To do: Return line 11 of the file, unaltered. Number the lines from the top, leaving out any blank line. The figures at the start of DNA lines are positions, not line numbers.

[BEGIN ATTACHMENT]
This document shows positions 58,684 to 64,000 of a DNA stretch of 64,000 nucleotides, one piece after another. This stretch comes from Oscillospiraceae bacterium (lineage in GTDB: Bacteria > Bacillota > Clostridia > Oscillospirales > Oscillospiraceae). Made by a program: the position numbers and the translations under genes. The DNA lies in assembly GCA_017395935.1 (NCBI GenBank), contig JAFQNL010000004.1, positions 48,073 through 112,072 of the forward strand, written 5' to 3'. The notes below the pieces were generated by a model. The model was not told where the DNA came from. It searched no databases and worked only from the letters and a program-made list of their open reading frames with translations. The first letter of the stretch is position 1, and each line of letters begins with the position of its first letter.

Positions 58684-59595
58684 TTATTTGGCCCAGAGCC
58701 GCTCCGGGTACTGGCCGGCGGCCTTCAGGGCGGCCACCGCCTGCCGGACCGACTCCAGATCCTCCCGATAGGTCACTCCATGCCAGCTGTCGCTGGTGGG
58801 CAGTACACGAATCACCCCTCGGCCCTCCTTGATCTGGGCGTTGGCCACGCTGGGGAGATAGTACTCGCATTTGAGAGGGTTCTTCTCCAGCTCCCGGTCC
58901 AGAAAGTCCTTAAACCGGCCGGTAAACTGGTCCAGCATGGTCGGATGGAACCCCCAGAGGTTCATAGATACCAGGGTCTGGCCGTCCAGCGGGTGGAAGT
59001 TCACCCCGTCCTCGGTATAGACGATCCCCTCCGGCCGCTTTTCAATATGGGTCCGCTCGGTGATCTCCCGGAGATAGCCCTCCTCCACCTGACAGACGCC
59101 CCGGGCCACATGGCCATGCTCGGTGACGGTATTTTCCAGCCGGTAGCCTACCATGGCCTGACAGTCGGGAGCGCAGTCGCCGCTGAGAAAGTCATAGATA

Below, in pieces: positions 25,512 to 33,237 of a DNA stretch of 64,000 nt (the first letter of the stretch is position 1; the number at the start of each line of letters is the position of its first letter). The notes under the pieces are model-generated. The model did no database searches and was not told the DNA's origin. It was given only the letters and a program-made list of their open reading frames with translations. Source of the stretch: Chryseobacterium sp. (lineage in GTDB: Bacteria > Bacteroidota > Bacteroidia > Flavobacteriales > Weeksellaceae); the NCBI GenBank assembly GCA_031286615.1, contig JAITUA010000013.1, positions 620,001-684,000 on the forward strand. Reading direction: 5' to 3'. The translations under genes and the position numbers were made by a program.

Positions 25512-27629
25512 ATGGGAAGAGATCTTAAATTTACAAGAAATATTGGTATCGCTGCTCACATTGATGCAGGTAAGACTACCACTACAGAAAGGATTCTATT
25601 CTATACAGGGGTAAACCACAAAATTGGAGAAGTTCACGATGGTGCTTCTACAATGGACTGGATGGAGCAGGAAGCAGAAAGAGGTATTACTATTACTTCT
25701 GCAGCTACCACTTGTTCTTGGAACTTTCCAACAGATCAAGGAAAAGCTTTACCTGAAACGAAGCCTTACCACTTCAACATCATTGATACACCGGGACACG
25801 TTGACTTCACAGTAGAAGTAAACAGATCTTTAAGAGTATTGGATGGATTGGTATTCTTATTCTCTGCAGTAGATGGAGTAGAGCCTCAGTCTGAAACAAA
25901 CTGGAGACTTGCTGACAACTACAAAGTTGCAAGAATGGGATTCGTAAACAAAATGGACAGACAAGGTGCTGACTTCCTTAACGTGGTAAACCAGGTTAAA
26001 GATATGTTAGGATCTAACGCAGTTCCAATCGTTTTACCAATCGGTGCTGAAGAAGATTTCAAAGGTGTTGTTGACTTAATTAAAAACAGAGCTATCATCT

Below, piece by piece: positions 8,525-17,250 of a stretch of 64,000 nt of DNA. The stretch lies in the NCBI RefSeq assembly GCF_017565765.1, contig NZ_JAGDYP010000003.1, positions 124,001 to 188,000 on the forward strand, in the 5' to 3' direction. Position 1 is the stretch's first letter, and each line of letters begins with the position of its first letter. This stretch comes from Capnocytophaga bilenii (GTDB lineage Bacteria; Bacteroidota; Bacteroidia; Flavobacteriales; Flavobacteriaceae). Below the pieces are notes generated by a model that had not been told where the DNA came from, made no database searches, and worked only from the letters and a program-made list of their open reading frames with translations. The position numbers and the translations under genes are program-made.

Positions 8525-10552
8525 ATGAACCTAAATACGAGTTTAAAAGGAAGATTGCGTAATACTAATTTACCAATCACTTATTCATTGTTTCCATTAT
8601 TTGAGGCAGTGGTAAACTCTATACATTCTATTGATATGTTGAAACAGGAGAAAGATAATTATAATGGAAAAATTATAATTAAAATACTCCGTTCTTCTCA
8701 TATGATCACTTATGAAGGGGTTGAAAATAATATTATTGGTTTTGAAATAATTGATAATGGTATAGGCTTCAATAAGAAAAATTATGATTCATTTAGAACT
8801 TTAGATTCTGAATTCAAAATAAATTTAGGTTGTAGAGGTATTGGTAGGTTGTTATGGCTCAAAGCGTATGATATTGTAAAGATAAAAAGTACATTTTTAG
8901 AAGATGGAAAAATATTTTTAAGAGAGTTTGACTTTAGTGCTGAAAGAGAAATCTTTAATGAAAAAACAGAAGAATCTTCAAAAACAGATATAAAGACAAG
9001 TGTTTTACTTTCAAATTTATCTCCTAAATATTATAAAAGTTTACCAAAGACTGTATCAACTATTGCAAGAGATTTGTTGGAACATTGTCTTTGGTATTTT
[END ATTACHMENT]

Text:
25512 ATGGGAAGAGATCTTAAATTTACAAGAAATATTGGTATCGCTGCTCACATTGATGCAGGTAAGACTACCACTACAGAAAGGATTCTATT